The waiting is the hardest part

The day Steve Jobs announced the first Intel-based Macs would be shipping from Apple by next year, I got several e-mails from friends asking whether they should buy a new Mac now, or wait until the Mactel machines were released.

My answer was this—if you were planning to get a new computer before the announcement, there’s no reason to change your mind now. (As Jason Snell, our editorial director, pointed out in our Intel transition guide, if you’ve got an ailing Mac, do you really want to wait another year or two to replace it?) I also told them that I was planning to buy a new dual-processor Power Mac G5 myself, so I’m putting my money where my mouth is.

Why am I buying a new Mac now instead of waiting? Well, the current system on my desk at home is a dual-867MHz Power Mac G4 (Mirror Drive Door)—and to be honest, it no longer suits my needs. For example, I recently installed MusicMagic Mixer (part of Roxio’s new The Boom Box ), which is an app that analyzes songs in your iTunes library to create better playlists. To go through my entire library (admittedly large at 18,000-plus songs) was going to take more than a week of constant computer power. Encoding video for wedding DVDs I’ve made for friends also takes forever. (In fact, I’ve brought projects into the office just so I can use the dual-2.0GHz Power Mac G5 on my desk).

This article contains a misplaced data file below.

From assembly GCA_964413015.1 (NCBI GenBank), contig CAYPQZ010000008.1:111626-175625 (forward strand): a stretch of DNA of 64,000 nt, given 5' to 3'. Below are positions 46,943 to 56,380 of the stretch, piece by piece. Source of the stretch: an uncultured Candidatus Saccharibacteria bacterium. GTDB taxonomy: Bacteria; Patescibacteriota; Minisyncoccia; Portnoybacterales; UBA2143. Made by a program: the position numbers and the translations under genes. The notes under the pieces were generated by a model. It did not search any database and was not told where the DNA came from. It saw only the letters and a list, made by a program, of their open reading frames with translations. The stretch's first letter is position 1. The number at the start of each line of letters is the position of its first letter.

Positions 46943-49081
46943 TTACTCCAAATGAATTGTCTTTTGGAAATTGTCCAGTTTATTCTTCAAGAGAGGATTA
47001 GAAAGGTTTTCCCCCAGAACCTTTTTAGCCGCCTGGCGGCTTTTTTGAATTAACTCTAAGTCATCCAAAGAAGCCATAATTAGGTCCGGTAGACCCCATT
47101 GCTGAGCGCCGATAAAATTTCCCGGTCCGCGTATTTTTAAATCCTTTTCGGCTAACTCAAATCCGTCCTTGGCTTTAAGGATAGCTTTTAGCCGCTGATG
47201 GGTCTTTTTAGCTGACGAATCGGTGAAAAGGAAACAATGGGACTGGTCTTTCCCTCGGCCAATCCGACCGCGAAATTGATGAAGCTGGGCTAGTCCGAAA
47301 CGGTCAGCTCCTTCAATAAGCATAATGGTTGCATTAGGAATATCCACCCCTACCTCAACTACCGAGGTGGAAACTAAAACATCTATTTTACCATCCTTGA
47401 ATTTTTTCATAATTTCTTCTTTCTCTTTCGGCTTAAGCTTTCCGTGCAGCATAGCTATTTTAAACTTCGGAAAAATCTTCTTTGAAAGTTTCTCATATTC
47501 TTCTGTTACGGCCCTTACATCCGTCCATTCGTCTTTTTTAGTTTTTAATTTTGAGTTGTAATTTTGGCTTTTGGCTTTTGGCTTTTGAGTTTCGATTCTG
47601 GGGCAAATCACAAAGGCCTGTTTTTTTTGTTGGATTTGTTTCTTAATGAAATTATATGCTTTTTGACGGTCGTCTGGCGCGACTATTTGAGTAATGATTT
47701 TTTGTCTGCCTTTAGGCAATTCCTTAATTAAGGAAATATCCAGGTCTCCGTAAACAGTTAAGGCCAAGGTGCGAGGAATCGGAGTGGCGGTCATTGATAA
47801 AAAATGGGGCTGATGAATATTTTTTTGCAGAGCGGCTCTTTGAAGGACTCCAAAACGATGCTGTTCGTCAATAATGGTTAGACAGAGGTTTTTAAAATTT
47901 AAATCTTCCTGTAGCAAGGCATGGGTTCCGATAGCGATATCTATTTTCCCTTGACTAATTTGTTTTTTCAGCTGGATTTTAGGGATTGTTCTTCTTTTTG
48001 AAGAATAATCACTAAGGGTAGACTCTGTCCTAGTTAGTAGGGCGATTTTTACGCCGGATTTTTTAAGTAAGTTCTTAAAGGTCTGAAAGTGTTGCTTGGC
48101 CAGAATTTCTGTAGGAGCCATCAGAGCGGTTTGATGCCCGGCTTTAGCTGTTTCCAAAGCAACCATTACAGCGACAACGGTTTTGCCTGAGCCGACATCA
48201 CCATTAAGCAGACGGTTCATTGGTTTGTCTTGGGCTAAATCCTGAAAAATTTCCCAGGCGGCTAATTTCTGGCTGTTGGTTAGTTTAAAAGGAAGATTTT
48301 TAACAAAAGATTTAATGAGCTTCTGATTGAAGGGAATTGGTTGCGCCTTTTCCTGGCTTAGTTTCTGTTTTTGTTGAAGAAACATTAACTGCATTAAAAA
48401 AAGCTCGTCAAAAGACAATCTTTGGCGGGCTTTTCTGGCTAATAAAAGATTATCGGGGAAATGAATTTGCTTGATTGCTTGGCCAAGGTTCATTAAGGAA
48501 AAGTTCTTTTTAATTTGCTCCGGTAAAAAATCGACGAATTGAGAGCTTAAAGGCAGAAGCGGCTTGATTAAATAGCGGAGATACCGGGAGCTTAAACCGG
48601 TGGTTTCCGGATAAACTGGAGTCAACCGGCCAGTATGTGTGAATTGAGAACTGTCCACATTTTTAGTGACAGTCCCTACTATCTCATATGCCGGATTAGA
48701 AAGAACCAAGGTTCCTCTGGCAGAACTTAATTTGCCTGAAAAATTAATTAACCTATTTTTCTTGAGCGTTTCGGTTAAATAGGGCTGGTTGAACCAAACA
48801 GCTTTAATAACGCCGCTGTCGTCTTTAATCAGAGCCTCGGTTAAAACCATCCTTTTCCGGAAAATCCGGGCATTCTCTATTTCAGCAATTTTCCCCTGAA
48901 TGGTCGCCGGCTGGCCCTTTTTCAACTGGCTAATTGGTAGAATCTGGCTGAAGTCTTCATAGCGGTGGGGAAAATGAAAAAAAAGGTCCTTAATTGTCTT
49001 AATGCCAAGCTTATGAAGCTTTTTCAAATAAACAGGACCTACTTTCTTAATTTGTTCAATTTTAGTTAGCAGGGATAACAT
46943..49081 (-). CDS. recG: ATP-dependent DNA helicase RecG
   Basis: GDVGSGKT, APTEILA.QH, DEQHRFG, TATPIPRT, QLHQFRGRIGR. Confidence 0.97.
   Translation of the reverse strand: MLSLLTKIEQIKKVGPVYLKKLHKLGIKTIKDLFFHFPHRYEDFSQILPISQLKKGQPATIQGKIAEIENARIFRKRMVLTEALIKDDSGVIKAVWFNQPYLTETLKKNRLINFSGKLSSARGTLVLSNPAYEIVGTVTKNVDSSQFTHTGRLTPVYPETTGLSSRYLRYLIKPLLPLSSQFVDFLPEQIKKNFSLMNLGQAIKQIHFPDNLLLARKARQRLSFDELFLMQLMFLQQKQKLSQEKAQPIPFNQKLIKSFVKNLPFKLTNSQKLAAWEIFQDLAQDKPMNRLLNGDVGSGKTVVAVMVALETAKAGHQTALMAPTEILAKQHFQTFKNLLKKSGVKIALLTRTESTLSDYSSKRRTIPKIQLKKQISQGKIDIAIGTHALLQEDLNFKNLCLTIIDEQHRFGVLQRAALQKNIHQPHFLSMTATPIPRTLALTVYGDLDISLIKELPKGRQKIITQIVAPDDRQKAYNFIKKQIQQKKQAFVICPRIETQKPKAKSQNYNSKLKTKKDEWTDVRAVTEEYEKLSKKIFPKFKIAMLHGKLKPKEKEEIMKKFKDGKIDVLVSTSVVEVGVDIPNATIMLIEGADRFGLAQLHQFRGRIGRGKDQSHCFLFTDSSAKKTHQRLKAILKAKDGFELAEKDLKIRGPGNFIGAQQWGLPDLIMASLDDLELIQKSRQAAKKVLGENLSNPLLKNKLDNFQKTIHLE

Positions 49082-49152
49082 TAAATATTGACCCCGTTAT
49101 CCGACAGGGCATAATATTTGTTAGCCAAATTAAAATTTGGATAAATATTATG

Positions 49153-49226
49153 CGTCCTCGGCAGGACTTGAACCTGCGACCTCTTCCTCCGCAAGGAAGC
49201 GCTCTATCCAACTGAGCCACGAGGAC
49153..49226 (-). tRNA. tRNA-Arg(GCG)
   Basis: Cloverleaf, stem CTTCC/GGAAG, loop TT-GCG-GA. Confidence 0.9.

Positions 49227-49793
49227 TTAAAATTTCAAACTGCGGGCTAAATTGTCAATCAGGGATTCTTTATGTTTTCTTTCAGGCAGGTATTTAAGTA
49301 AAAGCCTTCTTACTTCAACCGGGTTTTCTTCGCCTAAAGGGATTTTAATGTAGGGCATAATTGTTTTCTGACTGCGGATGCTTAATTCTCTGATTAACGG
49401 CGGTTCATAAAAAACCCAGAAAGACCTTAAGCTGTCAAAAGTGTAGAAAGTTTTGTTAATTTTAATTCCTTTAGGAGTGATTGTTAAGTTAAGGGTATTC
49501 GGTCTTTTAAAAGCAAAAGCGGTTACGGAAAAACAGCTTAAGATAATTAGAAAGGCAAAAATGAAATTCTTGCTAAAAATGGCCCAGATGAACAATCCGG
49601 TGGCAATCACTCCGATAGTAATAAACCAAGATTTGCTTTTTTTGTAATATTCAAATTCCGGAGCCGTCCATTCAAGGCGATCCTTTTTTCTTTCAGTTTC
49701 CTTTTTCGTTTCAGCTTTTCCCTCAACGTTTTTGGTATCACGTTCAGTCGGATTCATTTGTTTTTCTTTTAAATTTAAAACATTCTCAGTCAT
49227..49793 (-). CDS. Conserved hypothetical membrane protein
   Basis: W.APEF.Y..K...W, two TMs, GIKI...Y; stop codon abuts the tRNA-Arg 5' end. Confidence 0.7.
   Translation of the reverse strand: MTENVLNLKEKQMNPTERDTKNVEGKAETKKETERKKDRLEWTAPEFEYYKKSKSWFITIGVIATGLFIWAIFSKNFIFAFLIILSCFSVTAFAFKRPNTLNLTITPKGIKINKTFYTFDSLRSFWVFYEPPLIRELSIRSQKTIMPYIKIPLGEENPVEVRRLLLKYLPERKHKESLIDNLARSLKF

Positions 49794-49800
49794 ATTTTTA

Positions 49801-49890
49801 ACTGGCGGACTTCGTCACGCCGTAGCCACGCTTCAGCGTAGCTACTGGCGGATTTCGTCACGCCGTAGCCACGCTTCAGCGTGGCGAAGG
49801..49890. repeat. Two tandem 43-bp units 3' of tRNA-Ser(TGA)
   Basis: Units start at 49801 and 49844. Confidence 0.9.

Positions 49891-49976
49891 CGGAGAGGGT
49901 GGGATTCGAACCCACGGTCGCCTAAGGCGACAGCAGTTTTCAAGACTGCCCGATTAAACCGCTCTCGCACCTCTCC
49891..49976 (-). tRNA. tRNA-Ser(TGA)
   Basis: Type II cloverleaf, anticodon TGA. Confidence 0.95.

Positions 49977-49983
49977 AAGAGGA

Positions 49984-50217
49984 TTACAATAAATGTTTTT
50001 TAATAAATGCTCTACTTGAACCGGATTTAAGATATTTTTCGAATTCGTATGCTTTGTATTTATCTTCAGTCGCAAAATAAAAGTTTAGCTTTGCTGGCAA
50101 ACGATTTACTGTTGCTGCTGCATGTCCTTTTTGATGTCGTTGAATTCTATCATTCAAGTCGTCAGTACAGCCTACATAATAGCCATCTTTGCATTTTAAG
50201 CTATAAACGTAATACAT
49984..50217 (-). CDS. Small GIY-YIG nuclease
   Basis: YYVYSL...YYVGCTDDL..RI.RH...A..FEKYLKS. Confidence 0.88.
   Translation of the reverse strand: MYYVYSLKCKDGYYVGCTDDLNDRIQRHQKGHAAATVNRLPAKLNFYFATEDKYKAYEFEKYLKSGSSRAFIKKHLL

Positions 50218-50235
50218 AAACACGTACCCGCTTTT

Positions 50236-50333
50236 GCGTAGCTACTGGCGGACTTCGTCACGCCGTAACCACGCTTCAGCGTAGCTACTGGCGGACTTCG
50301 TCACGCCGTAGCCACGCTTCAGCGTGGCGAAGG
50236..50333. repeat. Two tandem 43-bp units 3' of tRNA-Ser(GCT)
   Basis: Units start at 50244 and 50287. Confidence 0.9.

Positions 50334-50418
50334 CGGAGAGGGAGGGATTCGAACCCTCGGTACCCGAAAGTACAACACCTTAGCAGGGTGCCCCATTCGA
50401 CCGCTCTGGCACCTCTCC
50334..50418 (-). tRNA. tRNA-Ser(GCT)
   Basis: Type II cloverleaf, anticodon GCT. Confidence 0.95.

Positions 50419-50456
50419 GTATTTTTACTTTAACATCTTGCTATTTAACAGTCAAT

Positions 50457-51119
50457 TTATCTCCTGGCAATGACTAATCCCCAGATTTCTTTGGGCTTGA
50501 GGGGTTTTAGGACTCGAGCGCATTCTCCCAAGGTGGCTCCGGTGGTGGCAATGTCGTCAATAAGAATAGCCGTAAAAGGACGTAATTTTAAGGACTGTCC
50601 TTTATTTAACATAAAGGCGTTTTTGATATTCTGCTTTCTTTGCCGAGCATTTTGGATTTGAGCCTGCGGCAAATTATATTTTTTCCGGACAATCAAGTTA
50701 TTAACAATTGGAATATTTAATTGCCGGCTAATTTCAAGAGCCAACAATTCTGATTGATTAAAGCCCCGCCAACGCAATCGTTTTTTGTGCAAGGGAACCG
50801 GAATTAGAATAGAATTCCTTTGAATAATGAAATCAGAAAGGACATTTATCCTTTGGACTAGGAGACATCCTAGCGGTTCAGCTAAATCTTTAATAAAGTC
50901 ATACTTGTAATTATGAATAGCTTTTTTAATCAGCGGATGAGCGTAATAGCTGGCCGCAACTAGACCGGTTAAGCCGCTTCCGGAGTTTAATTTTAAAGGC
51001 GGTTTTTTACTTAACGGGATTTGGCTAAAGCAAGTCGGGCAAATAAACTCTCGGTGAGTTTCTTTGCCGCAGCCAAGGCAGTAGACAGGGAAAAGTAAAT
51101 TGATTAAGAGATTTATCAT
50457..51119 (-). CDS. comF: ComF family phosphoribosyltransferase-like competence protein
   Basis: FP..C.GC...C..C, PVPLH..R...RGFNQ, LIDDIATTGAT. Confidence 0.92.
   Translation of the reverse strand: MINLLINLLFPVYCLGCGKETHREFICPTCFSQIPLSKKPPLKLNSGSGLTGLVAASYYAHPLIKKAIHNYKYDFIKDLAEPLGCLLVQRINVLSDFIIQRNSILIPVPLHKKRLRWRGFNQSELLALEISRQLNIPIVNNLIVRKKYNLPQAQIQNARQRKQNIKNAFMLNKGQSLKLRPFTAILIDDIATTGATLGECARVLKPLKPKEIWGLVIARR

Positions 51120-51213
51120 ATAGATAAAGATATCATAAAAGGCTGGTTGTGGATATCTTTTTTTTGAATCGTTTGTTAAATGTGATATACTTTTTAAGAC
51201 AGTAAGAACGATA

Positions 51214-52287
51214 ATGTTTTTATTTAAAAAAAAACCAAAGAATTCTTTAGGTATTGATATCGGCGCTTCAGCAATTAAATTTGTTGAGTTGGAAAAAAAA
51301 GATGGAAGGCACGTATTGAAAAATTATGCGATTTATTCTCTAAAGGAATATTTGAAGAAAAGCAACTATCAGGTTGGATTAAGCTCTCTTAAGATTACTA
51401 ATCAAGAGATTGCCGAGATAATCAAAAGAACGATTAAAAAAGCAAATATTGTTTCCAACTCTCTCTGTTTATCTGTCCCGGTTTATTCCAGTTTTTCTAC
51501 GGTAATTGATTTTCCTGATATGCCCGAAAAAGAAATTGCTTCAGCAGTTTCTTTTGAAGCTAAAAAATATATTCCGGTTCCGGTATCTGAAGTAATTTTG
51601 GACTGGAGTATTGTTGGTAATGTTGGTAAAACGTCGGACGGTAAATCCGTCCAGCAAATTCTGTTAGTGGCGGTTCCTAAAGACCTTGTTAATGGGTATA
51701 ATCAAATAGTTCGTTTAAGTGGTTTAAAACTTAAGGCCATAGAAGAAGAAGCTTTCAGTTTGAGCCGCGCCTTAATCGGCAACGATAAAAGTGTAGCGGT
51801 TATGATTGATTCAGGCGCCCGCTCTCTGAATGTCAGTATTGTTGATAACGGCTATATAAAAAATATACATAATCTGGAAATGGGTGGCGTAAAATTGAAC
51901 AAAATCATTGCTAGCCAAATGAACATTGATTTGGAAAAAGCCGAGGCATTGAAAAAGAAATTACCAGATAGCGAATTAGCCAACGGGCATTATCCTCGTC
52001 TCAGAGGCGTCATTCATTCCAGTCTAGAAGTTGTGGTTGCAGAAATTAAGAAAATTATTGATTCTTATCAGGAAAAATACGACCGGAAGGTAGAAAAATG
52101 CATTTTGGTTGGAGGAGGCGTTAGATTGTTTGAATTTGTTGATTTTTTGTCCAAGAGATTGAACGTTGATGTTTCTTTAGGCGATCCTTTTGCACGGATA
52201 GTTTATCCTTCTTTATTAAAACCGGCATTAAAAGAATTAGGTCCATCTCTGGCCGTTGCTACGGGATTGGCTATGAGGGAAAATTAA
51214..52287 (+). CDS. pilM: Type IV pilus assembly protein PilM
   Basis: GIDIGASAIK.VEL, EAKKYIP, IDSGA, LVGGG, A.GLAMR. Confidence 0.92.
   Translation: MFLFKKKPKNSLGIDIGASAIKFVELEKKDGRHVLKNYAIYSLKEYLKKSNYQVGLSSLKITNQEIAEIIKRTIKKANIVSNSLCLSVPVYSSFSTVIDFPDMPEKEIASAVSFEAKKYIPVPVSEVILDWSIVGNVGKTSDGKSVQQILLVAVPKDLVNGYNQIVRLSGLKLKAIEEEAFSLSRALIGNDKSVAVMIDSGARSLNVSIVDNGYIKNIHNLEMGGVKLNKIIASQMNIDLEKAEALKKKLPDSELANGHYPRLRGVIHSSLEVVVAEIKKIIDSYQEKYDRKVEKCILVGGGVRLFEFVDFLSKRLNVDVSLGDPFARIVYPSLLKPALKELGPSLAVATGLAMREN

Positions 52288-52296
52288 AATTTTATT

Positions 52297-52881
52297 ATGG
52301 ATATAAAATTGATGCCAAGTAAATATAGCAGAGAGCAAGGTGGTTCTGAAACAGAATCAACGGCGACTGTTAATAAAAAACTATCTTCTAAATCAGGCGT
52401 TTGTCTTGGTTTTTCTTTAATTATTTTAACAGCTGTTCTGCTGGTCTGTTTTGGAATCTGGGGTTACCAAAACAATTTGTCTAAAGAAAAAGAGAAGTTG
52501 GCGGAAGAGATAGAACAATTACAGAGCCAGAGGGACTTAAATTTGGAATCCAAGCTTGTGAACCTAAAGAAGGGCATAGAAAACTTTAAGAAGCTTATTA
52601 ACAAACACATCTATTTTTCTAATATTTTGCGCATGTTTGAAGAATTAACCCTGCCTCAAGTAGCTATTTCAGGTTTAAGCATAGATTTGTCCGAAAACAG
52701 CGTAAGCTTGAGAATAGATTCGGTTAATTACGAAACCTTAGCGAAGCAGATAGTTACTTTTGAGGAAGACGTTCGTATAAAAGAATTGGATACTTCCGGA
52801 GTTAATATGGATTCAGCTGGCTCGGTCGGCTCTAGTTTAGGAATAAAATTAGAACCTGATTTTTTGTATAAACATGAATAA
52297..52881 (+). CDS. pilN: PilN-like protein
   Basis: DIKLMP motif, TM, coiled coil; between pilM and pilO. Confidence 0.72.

Part of the reason I’m the multimedia beat person at Macworld is that I actually enjoy playing around with audio and video apps, and things such as audio effects and real-time video transitions benefit greatly from more computing power.

Since I bought my G4 roughly two-and-a-half years ago, I’ve added RAM, replaced the Combo Drive with two Pioneer DVD burners (one a dual-layer burner), swapped out my stock hard drive for a bigger one and added a second hard drive, popped in a USB 2.0 PCI card, and added a USB Bluetooth module. In other words, I’ve done pretty much everything I can do to keep it modern (other than installing a processor upgrade). I consider myself a power user, and rather than sinking any more money into squeezing the last bits of high-end performance out of my current system, it’s worth it to me to invest in a new one now. A new Mac brings faster processors, faster RAM, faster bus speeds, built-in USB 2.0 and (optionally) Bluetooth, a serial ATA hard drive, a stock 16x dual-layer DVD burner, faster and more-powerful graphics, PCI-X, and more.

I had the idea in my head to upgrade to a new Mac before Steve took the stage last week, and I don’t see any reason to change my mind now. You can always wait for something better, faster, and cheaper to come along—but if that’s the way you look at things, you’ll never end up buying anything. Technology moves fast, and just like the old adage about how a car loses half its value the minute you drive it off the lot, so a computer can be considered outdated by the time you’ve unpacked the box it came in. But I’m confident that I’ll be able to use a current Power Mac during and past the Intel switch, so I’m ready.

If you don’t need a new computer now, there’s no reason to buy one—but if you do, there’s no good reason to wait.

  
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